Mobile phones have revolutionized communication and entrepreneurship in many African nations—Kenya and Tanzania included.
This cell tower located in the hills and valleys of Tukuyu, Tanzania, symbolizes connectivity and accessibility. It represents technology that not only affects day-to-day life, but impacts economic development.
Before the rampant use of mobile phones, and I’m talking approximately 10 years ago, communication was tough! Living in Canada and having to contact family members in remote villages in Africa was next to impossible. Today, almost everyone is just a phone call away. There is rarely a need to rely on the sole landline phone in the village.
I’ve witnessed first hand how mobile telephony has rapidly changed the lives and businesses of many Africans. In fact, the mobile revolution in Africa has surpassed that of many western nations. It is arguably more pervasive and affordable. Even our grandmothers who live in remote far away locations have cell phones, and not 1 but 2!
In emerging economies, cell phones are used for more than just talking. Mobile telephony has significantly transformed money transfer, education, banking, agriculture, and healthcare. It’s impossible to ignore the impact that M-Pesa—a mobile phone–based money transfer system—has had on its millions of users since launching in Kenya in 2007.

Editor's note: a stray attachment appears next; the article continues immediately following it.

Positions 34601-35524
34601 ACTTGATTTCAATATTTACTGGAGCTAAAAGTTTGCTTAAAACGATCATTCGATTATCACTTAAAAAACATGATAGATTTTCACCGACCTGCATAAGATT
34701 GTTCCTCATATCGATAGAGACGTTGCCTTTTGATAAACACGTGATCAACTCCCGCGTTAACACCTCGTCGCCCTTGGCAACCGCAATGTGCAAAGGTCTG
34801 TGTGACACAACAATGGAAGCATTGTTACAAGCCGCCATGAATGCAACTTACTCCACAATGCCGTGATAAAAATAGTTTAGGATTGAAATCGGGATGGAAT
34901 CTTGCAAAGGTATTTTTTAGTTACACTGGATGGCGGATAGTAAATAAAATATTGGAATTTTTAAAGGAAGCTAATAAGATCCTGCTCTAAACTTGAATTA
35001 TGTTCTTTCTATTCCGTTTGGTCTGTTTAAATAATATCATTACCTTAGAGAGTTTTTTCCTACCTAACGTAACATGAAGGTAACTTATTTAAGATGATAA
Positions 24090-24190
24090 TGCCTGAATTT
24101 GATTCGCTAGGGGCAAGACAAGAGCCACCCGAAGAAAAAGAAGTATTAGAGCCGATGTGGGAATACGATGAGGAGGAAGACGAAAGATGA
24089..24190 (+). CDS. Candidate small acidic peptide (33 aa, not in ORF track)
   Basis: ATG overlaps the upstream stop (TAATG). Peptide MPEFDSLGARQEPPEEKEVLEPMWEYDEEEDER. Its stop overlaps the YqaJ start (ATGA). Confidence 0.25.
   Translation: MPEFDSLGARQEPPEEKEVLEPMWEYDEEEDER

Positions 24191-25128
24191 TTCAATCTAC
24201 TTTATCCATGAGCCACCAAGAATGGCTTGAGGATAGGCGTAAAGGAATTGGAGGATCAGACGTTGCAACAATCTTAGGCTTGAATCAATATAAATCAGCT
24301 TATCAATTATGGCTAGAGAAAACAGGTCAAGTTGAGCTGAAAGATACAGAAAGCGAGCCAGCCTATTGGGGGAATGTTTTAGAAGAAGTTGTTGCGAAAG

Using M-Pesa, folks can:
- Pay bills
- Deposit and withdraw money
- Transfer money
- Purchase airtime
… and all without a trip to the bank! To quote Melinda Gates:
More people in Kenya are moving money through the M-Pesa system than the banking sector
The mass adoption of mobile telephony has resulted in healthy competition that further enriches Africa’s cultural fabric. This has resulted in huge price reductions; in fact, calling the West from Africa is now 80% cheaper than the reverse! This has created a change in the power dynamic, with Africa now driving the conversation on progress.
Rampant monopolization being witnessed in the West is not allowing real change to take place in many sectors, as the pace and direction of change is under corporate control. The change conversation has to be defined by the end-users and competition is key to fostering a client-centric environment; this is something emerging economies have understood.
What does change mean to you? What kind of change are you witnessing in your society? See what others have said here: Weekly Photo Challenge: Change
- Africa’s mobile economic revolution
- Mobile Wallet Revolution: The M-Pesa Phenomenon
- The 4 Ideas That Melinda Gates Thinks Are Changing The World (fastcoexist.com)